Running Questions

Since training and running the full mary I have been getting a lot of questions about it. I apologize if you’re emailed me and I am barely getting to your question, but I did want to answer everyone’s questions via the blog so other curious readers could benefit too icon smile Running Questions

1.  Q: How long have you been running?

A: I have been running for about 5 or 6 years now. But for the most part it has been recreational running, nothing I consider “serious”. I have completed one 10K, many half marathons and a full marathon. I run because I enjoy it and the races are fun  – and a personal challenge too!

2. Q: How did you get started running?

A: I actually just started walking to lose weight at the end of high school. I would walk outside with a friend and if she wasn’t around I would go to my grandma’s and walk on her treadmill. I eventually bought my own treadmill and kept walking on it until that just became too easy. I started running one random day to keep it interesting and I fell in love with it icon smile Running Questions

3. Q: I just started running and want to run a race, but I am very nervous. Do you have any advice?

A: For my first race I did a 10K with a friend. This was a great experience because I thought I would be surrounded by professional runners and I would feel inadequate and make a fool of myself, but that is not the case at all!

 Running is a great sport with a ton of camaraderie and support. Races, of any length, have people of all different shapes, sizes, ages, fitness levels, etc. Mostly everyone is there to accomplish a personal goal and have a good time. No matter where you run in the pack there are people there ready to cheer you on. Your time doesn’t matter, it seems the spectators and your fellow runners just want you to finish icon smile Running Questions

4. Q: What plan did you use to train for your marathon?

A: I actually just complied information from a few well respected training plans and made my own running schedule. I based my training on the Novice level because even though I have run half marathons and feel good about that distance this was my first full marathon and my goal was to cross the finish line. I remember reading on the RR message boards, “Running a full marathon is not like running 2 half marathons – it’s like running 10.” I took that very seriously. I respect the distance and wanted to get myself there in one piece no matter how long it took me. Also, to prevent injury I knew the Novice program was the best for a new marathoner.

Hal Higdon’s Marathon Novice Plan - I really like Hal Higdon’s plan because it is the most similar to my existing running schedule.

Jeff Galloway’s Marathon Novice Plan - This plan is time based. Galloway goes by the run/walk method where you run for a certain number of minutes and alternate walking for a certain number of minutes. I do not do the run/walk method, one of my BFFs ran a marathon using this plan and loves it. I have heard many great things about it and would recommend trying it if you are curious to see if it works for you. The thought behind it is very solid as well: take periodic walk breaks throughout your long runs and you will be consistent and finish stronger and feel better.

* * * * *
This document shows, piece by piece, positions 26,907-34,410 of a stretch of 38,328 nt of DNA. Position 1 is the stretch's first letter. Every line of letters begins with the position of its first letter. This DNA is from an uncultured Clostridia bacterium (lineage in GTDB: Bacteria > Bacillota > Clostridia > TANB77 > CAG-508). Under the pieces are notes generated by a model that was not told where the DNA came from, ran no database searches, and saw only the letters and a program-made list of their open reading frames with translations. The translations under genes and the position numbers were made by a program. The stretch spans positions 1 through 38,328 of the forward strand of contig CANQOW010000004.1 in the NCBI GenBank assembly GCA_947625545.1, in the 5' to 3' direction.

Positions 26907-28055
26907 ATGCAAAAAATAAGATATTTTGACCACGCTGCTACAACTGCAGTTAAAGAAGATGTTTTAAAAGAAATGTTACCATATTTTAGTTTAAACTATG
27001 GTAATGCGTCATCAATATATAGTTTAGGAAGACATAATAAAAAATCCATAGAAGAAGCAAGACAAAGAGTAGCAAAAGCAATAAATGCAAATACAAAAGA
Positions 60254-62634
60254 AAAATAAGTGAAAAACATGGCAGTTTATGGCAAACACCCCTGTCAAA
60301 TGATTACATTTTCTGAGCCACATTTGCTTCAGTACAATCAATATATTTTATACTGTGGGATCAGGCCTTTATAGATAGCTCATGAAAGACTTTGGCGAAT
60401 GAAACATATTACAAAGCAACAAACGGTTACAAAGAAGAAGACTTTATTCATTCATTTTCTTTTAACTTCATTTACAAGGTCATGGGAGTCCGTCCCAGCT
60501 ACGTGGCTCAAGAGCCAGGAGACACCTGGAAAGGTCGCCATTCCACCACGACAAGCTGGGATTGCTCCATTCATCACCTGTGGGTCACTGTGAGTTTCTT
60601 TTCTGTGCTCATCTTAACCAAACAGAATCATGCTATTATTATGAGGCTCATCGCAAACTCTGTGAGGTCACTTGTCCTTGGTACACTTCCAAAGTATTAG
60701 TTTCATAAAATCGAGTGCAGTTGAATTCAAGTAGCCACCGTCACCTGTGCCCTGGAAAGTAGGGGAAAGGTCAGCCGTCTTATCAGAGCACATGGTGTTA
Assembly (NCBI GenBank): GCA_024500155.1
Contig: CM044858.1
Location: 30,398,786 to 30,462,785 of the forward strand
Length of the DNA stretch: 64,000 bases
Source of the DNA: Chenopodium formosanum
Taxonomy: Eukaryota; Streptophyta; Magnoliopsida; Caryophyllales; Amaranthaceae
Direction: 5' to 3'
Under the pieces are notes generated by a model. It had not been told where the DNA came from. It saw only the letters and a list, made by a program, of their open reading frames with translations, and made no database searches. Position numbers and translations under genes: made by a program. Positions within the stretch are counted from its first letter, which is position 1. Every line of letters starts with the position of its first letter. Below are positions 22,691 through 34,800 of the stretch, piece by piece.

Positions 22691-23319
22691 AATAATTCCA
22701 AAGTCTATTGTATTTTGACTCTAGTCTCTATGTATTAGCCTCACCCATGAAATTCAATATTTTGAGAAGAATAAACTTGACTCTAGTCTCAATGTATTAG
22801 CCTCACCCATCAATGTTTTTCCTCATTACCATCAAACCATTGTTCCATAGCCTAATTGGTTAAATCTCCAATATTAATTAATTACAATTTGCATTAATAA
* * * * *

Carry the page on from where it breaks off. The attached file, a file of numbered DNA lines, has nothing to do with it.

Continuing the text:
Cool Running Begginer Marathon Training - This is another great source I looked at. I didn’t use this program exactly, but I have used their half program once.

I reviewed all of this information and wrote out a weekly long run plan on an excel spreadsheet, from there I added shorter mid-week runs. Due to traveling and the holidays I did not follow my plan exactly. My longest run was 19 miles and I only completed that one time! I didn’t think I was prepared well enough for the full marathon, but I did a lot better than I expected.

From this full marathon experience and from running half marathons where I thought I wasn’t prepared enough I have learned – DON’T OVERDO IT. It is better to be slightly under-prepared and finish the race versus over prepared and injured!

If you are a new runner or you are new to a certain distance make sure you start at a beginner level. After you’ve conquered the distance you can move up as fast as you want. Injuries suck, if you want to help your body avoid them, run smart. You don’t have anything to prove to anybody except yourself.

5. Q: Do you have any tips for someone who wants to run a marathon?

A: Yes, a lot.

I learned A LOT while training for the full marathon, so it’s difficult to give random tips without missing something I think is important. If you have a specific question please ask away, but here are the tips I can think of now:

- Get used to eating something before your runs. I am a morning runner and that was hard for me to get used to.

- Find good sun-block, preferably one that doesn’t get in your eyes.

- Walk through aid stations.

- Don’t get irritated when the 15th person asks you how long a marathon is.

- When you get to the race – go pee, even if you don’t feel like it.

- Expect that at some point during your training you will miss a run. Illnesses, bad weather, un-expected plans – it will happen.

All of these questions will be added to my new FAQ tab shortly. Please feel free to ask my anymore questions via comment or email icon smile Running Questions Good running!

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Comments

  1. says

    With havin so much written content do you ever run into any issues of plagorism or copyright infringement? My blog has a lot of completely unique content I’ve either authored myself or outsourced but it seems a lot of it is popping it up all over the web without my agreement. Do you know any techniques to help stop content from being ripped off? I’d certainly appreciate it.

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